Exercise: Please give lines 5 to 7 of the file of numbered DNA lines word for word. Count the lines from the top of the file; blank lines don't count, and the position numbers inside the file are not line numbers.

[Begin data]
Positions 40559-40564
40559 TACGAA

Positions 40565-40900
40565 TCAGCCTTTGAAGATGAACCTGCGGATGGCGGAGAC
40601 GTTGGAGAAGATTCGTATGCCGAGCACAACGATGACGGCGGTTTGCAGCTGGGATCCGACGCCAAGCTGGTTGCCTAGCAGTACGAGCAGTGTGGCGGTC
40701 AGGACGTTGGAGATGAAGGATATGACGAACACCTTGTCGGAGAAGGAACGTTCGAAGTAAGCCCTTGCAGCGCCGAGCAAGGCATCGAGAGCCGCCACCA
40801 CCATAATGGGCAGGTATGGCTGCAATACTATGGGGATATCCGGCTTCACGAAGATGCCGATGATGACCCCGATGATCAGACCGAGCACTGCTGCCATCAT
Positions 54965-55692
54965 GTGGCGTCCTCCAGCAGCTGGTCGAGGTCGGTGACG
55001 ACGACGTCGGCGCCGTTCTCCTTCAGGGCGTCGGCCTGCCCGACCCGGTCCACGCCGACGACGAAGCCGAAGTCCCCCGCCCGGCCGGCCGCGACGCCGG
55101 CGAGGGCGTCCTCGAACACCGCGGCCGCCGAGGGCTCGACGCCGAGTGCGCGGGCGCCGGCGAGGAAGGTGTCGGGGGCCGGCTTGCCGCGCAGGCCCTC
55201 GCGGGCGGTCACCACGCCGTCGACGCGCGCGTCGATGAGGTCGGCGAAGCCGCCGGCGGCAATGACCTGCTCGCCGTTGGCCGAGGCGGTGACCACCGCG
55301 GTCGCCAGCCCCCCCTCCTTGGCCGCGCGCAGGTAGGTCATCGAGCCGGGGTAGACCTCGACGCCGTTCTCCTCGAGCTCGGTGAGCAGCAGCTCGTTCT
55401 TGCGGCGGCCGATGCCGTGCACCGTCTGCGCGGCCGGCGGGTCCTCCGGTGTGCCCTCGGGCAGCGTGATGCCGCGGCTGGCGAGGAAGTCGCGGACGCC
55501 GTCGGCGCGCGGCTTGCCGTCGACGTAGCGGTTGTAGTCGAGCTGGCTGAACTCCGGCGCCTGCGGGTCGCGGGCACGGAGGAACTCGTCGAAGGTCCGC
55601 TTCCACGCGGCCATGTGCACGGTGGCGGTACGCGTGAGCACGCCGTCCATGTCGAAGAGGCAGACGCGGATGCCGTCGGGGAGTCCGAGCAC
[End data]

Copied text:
40601 GTTGGAGAAGATTCGTATGCCGAGCACAACGATGACGGCGGTTTGCAGCTGGGATCCGACGCCAAGCTGGTTGCCTAGCAGTACGAGCAGTGTGGCGGTC
40701 AGGACGTTGGAGATGAAGGATATGACGAACACCTTGTCGGAGAAGGAACGTTCGAAGTAAGCCCTTGCAGCGCCGAGCAAGGCATCGAGAGCCGCCACCA
40801 CCATAATGGGCAGGTATGGCTGCAATACTATGGGGATATCCGGCTTCACGAAGATGCCGATGATGACCCCGATGATCAGACCGAGCACTGCTGCCATCAT